As Shadow IT deployments proliferate and more business leaders bypass their internal IT departments for outside providers, tech leaders face an important decision: co-exist with these service providers, or evolve and adopt a service provider mentality themselves. There’s no cut and dried answer to this, as I’ve seen CIOs take either approach and be successful with it. Most have settled on a sort of hybrid approach, accepting that certain SaaS applications (such as Salesforce.com) are best-of-breed and the chance of bringing that function back in-house is basically nil.
But there is another category of cloud usage where a business unit buys an application and then deploys it on rented VMs. Until recently these were hard to detect and businesses would go along never knowing that there was a costly duplication of efforts between IT and the BU. This is obviously not efficient and a decision needs to be made between the two.
I wrote earlier about business leaders going outside the company for technical resources because their internal IT teams aren’t responsive enough. Assuming that has been fixed, how can you go about winning back those BUs?
IT departments can become cloud providers through leveraging an internal cloud infrastructure. Building a cluster of servers loaded with cores, storage and RAM, then renting those resources out to various business units within the company, can prove to be a lucrative option if done correctly.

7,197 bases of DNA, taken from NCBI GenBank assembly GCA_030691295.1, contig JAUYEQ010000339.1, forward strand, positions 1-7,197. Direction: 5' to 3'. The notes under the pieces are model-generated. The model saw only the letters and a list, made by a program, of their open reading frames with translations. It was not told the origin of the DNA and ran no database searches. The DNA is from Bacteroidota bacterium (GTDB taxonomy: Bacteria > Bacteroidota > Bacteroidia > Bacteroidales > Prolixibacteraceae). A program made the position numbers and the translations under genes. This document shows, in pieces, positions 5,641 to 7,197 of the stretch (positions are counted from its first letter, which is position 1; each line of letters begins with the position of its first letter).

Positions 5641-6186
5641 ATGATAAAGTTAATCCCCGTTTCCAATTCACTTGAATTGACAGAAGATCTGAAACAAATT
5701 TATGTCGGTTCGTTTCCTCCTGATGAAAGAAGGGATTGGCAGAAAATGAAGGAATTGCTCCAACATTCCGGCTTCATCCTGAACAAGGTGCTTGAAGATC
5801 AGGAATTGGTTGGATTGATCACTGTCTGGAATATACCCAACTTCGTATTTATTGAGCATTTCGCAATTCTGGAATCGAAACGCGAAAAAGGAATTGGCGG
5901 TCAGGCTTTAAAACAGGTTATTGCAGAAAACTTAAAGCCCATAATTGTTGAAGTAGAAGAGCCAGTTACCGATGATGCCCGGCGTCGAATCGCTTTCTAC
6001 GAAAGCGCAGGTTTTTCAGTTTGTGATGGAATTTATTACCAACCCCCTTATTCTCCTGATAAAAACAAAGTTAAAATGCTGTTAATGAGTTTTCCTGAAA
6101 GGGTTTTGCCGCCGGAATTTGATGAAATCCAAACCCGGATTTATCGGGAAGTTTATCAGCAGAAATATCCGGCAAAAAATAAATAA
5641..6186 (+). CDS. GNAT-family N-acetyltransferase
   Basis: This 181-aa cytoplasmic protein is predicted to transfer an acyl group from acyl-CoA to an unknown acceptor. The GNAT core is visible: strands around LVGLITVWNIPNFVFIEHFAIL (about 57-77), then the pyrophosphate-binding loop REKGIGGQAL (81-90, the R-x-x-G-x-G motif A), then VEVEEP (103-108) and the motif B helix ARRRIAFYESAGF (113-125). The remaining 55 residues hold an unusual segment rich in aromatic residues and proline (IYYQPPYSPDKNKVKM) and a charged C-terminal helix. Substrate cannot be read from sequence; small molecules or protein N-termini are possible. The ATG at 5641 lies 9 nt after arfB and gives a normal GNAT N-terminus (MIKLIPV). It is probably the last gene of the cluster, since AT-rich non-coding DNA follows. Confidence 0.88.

So, how to build a cloud? There are numerous whitepapers and opinions on the best way to go about it, but the purpose-built, vendor-agnostic method in use by most service providers is Openstack, an Open Source project that was founded by Rackspace (one of the the biggest cloud providers) and NASA. It is compatible with Amazon’s AWS in case you want hybrid-cloud burst capability, and more importantly it has clear standards and architectures.
At the end of the day, no external source is going to understand your business the way your team does. They don’t have the contacts you do and can’t have the level of engagement with the business that you can. After all, you’re in the same building. Use that to your advantage.